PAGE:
Desert Isle Keeper
The Game Plan
Last year, Kristen Callihan won the best New Adult Romance category in AAR’s annual poll with The Hook Up. As good as The Hook Up was, The Game Plan takes it to the next level with The Wise One’s story, ending the Game On trilogy on a high note.
Fiona “Fi” Mackenzie has carried a torch for her brother-in-law’s teammate Ethan Dexter since they met. Unbeknownst to her, the feeling is mutual. When Fi gets a break from school, she decides to spend time with her sister and new nephew. Much to her alarm, Dex chooses that week to visit his former teammate, Fi’s brother-in-law.
Fiona tries to play it cool, like it’s no big deal her crush will be spending the week under the same roof. But Dex is hard to resist, so when a makeout opportunity presents itself, she takes full advantage of it. This presents a problem though. She and Dex live thousands of miles apart and now that she’s had a taste, she wants even more.
Dex is my favorite kind of hero. He’s strong and steady, dependable to a fault. He wants Fi as much as she wants him, but he knows it could become complicated and awkward while staying with his friends Ivy and Gray. He’s respectful of Fi and her boundaries, even while wanting as much as she will give him. And did I mention he’s a virgin? Past experience has left him unwilling to engage in intercourse with just anyone. Fortunately, Fi isn’t just anyone and there’s a deflowering scene that nearly melted my ereader.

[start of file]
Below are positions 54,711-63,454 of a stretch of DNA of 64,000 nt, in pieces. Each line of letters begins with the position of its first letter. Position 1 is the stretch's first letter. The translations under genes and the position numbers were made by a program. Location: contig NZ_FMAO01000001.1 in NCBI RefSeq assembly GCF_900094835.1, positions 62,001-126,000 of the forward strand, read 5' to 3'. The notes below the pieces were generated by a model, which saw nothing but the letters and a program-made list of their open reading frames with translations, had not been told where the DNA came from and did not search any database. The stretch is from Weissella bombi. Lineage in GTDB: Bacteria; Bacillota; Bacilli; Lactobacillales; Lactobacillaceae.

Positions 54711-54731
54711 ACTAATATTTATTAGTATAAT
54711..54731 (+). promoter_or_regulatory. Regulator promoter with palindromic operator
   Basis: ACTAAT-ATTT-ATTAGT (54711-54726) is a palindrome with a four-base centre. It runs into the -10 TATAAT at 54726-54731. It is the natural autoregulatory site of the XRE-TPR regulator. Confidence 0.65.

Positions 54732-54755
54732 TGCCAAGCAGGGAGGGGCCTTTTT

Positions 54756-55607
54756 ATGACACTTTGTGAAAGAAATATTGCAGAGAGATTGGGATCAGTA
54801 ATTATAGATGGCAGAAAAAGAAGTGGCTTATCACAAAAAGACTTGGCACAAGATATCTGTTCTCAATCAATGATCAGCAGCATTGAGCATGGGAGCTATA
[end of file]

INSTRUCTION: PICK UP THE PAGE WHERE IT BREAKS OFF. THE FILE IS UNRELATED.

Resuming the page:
Fiona proves to be a great match for him, providing a nice counterpoint for his strong, silent type. When the levee does finally break with Dex, Fi gives him space then returns, proving she’s in for the long haul as much as he is. New Adult is a subgenre that can sometimes be filled with over the top drama and self-loathing characters. Reading a book where the characters, while young, behaved and communicated in a mature manner was a welcome experience for me.
It’s not unheard of for me to finish a book and doubt the HEA. Sometimes I’m unconvinced the characters have grown enough personally to sustain a relationship or have fully worked through the conflict they face. The exact opposite is true here. I felt like Fiona and Dex were not only real people, but they could make it through whatever hurdles life may throw at them. For me, that is what a great romance is all about.